Ps. 121: An American Psalm
Richard Chess is the author of four books of poetry, Love Nailed to the Doorpost, Tekiah, Chair in the Desert, and Third Temple. He directed UNC Asheville’s Center for Jewish Studies from 1992 until 2020. He is UNC Asheville’s Roy Carroll Professor of Honors Arts & Sciences. He is one of the lead organizers of the Faith in Arts Institute, which will be presented by UNC Asheville and the Black Mountain College Museum + Arts Center in Spring 2021. For more information on the Faith in Arts Institute, visit faithinarts.unca.edu. You can find him at www.richardchess.com.
When Or Rose gave me the deadline for my poem based on Psalm 121, I was relieved. I had a few weeks to write it. I was also terrified. I didn’t know if I could write the poem. I’d already written an occasional poem, based on UNC Asheville’s motto, Levo Oculos Meos In Montes, “I lift my eyes to the mountains,” for the installation of a former chancellor. From the university quad, where the installation was held, you can see Mt. Pisgah. Psalm 121 offered me a fitting point of departure for that poem.
But the circumstances are, well, different now. And I was stuck. From where will my help come? I turned to Psalm 121. But when I reread it, no verse, no phrase, not even a single word called out to me. From where will my help come? I sat down to write. The writing was forced. But I had to write. I had a deadline.
Regular fixed prayer is not part of my practice. I understand that aside from fulfilling a commandment, by praying at fixed times, even when you don’t feel motivated, you create conditions in which you will be released, if only for a moment, from the narrowness of the small self.
Honestly, for years now I haven’t even kept up a discipline of writing every day. But I had a deadline, and I needed a poem. So I kept returning to the screen, hoping a poem would come. But from where? I couldn’t find a poem in me, and a poem didn’t seem to be coming from somewhere, something beyond me. And then this: “Alone, I shelter in place.” And, a few moments later, this: “This is my song of ascent.” Psalm 121 is a song of ascents. I started to sense a direction. I could hear, faintly, a voice. I listened; I received; I wrote. Where did my help come from? The words. The world. And they—the words and the world—maybe, just maybe, freed me from the narrow place of self and moved me, for a moment, a little closer to whatever it is that dwells within and beyond words and world.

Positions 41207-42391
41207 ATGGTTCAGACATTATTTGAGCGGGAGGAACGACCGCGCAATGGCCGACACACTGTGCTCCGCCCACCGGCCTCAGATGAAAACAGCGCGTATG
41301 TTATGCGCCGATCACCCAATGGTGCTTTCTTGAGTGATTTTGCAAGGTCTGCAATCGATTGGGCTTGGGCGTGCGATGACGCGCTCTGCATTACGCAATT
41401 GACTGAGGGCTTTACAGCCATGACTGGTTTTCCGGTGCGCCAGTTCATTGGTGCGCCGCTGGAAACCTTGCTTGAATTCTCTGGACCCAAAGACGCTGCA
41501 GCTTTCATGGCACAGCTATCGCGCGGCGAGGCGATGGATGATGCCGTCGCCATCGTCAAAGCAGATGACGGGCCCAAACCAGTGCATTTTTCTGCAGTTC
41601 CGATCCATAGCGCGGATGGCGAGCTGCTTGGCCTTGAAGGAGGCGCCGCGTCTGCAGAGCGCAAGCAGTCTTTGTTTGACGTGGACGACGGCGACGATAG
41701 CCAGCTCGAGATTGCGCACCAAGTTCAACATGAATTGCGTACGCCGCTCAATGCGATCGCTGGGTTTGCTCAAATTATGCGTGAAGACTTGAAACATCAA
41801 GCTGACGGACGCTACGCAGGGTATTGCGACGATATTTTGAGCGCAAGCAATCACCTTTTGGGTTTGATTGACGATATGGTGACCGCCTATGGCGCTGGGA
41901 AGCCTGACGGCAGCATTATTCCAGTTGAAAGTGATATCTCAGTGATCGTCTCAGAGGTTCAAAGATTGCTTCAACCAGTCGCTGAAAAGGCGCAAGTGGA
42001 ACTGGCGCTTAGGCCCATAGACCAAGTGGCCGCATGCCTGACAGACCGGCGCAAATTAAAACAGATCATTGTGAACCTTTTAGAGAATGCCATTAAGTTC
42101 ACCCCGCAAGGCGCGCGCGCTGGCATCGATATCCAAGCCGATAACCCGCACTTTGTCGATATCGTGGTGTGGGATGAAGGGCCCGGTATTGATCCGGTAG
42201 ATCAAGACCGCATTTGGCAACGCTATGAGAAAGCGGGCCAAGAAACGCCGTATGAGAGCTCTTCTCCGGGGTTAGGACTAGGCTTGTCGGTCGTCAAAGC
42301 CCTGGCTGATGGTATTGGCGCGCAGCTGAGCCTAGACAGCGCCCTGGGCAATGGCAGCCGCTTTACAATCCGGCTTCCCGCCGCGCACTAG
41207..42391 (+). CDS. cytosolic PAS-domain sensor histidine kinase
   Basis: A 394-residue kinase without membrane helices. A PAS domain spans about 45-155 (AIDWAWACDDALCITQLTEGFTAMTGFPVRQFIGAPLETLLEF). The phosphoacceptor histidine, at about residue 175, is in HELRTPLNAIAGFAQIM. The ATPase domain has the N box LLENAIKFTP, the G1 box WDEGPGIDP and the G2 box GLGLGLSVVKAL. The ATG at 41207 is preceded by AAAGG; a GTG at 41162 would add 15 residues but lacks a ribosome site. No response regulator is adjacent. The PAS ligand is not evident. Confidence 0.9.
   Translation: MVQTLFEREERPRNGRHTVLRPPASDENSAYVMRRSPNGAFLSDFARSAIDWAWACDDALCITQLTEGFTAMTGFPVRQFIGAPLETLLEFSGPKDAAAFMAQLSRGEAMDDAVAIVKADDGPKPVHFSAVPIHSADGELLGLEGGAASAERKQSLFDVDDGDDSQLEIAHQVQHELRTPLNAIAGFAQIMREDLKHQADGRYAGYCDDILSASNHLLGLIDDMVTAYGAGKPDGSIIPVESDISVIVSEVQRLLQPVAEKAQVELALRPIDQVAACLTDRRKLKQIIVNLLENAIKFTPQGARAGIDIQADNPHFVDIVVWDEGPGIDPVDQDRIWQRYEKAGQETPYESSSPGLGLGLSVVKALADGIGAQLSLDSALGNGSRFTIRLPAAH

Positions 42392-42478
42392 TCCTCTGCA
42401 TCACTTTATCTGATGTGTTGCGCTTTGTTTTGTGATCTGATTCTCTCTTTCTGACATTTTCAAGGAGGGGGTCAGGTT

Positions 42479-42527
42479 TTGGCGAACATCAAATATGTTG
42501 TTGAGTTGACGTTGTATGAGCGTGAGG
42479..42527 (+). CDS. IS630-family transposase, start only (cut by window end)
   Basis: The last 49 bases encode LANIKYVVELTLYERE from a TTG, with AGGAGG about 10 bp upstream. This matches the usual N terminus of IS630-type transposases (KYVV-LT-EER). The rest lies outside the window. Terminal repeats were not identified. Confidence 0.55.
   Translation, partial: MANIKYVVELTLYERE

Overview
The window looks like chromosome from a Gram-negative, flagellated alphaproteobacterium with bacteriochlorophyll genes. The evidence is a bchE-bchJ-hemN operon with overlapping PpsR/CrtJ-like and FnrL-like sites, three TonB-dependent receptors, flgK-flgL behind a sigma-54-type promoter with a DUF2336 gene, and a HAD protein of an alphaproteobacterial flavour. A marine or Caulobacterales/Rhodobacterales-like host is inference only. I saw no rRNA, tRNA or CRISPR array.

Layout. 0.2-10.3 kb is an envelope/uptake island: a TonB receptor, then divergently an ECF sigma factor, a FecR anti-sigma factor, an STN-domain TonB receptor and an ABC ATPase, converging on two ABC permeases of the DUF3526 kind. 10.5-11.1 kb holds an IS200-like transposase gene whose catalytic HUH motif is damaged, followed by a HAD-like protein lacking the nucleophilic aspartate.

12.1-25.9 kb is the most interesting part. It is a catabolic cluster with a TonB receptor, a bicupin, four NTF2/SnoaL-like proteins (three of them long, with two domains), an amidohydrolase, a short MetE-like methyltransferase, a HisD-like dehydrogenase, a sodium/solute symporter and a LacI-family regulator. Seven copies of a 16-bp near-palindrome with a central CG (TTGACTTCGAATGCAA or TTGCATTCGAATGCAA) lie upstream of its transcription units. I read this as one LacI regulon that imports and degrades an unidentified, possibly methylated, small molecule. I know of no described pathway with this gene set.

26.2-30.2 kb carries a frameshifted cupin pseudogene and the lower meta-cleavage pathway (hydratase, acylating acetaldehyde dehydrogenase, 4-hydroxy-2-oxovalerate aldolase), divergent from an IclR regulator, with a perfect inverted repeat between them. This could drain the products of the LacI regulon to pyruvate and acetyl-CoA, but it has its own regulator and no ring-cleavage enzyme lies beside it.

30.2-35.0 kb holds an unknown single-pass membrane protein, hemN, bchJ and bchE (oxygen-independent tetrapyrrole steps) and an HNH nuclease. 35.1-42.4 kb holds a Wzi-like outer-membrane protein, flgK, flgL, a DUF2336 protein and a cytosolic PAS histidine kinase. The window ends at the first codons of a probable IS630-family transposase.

An American Psalm by Richard Chess
Facebook never sleeps.
What’s on your mind, asks
the maker of heaven and earth.
From where will my help come?
Though I walk alone, I hold
a thousand friends in my right hand.
This is a psalm of quarantine.
Black lives. I lift my eyes
to City Council. Council receives
public comment on a plan
to remove monuments.
The chief of police reports
on a plan to reform.
From where will our help come?
I lower my eyes, look to my feet.
This is a psalm of steps.
I turn my eyes to 1619 and read:
“They could weep
for overworked Uncle Ned
as surely as they could ignore
his lashed back or his body
as it swung from a tree.”
That’s Wesley Morris on white
audiences for blackface
minstrelsy shows. This is a psalm
of American entertainment.
As if it were yesterday, I remember
places, years: 586 before,
70 after, and on and on.
Babylon, Rome, Venice, Spain,
Damascus, Jerusalem, Pittsburgh, Berlin--
way back and around the world.
As if it were yesterday.
I’m a Jew. I remember.
I’m an American Jew.
How, until yesterday, could I
not have known Black Wall
Street, T. D. Rice, Juneteenth?
This is a psalm of omission.
By day the sun, the moon by night.
By screen light, by streetlight,
by light of the fire of righteous
indignation, which, on the Sabbath,
thou shall not light. That’s Heschel.
But no time now to slumber, no time to sleep.
This is an urgent psalm.
A psalm of pilgrimage from privilege
to the past unmasked.
From where will our help come?
I keep my distance. I wear
a mask. I wash my hands.
You keep your distance. You wear
a mask. You wash your hands.
We guard our lives.
This is a psalm of the moment.
This is a psalm of the ages.
I lift my eyes. I lift my eyes and begin
to see what I’ve failed to see.
I lift my eyes and see America.
With the Lord at my right hand, I see
and step and stumble and rise.
This is a psalm of public health.
This is a psalm of fierce hope.
Now and forever, O Lord,
I lift my eyes and sing.
This is an American psalm.
This is a psalm of ascent.
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The opinions contained in this piece are solely the author’s and do not necessarily reflect the views of Interfaith Youth Core. Interfaith America encourages a wide range of views and strives to maintain a respectful tone with a goal of greater understanding and cooperation between people of different faiths, worldviews, and traditions.